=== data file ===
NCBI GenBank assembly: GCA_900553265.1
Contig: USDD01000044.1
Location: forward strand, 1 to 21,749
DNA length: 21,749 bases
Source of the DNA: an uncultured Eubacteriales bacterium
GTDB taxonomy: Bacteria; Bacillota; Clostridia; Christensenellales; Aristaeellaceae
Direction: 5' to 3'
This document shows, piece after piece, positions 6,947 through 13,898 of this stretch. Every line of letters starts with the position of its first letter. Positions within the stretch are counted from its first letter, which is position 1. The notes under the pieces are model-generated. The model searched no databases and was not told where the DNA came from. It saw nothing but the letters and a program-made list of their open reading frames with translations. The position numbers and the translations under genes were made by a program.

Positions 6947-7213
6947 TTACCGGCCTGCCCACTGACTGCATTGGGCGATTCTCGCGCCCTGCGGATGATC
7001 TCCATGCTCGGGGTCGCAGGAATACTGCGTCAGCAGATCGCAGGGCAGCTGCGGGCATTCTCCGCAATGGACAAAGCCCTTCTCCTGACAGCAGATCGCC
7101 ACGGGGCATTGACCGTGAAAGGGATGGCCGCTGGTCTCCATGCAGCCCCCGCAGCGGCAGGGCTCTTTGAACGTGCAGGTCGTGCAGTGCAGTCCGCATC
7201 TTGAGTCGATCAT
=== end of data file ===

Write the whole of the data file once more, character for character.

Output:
NCBI GenBank assembly: GCA_900553265.1
Contig: USDD01000044.1
Location: forward strand, 1 to 21,749
DNA length: 21,749 bases
Source of the DNA: an uncultured Eubacteriales bacterium
GTDB taxonomy: Bacteria; Bacillota; Clostridia; Christensenellales; Aristaeellaceae
Direction: 5' to 3'
This document shows, piece after piece, positions 6,947 through 13,898 of this stretch. Every line of letters starts with the position of its first letter. Positions within the stretch are counted from its first letter, which is position 1. The notes under the pieces are model-generated. The model searched no databases and was not told where the DNA came from. It saw nothing but the letters and a program-made list of their open reading frames with translations. The position numbers and the translations under genes were made by a program.

Positions 6947-7213
6947 TTACCGGCCTGCCCACTGACTGCATTGGGCGATTCTCGCGCCCTGCGGATGATC
7001 TCCATGCTCGGGGTCGCAGGAATACTGCGTCAGCAGATCGCAGGGCAGCTGCGGGCATTCTCCGCAATGGACAAAGCCCTTCTCCTGACAGCAGATCGCC
7101 ACGGGGCATTGACCGTGAAAGGGATGGCCGCTGGTCTCCATGCAGCCCCCGCAGCGGCAGGGCTCTTTGAACGTGCAGGTCGTGCAGTGCAGTCCGCATC
7201 TTGAGTCGATCAT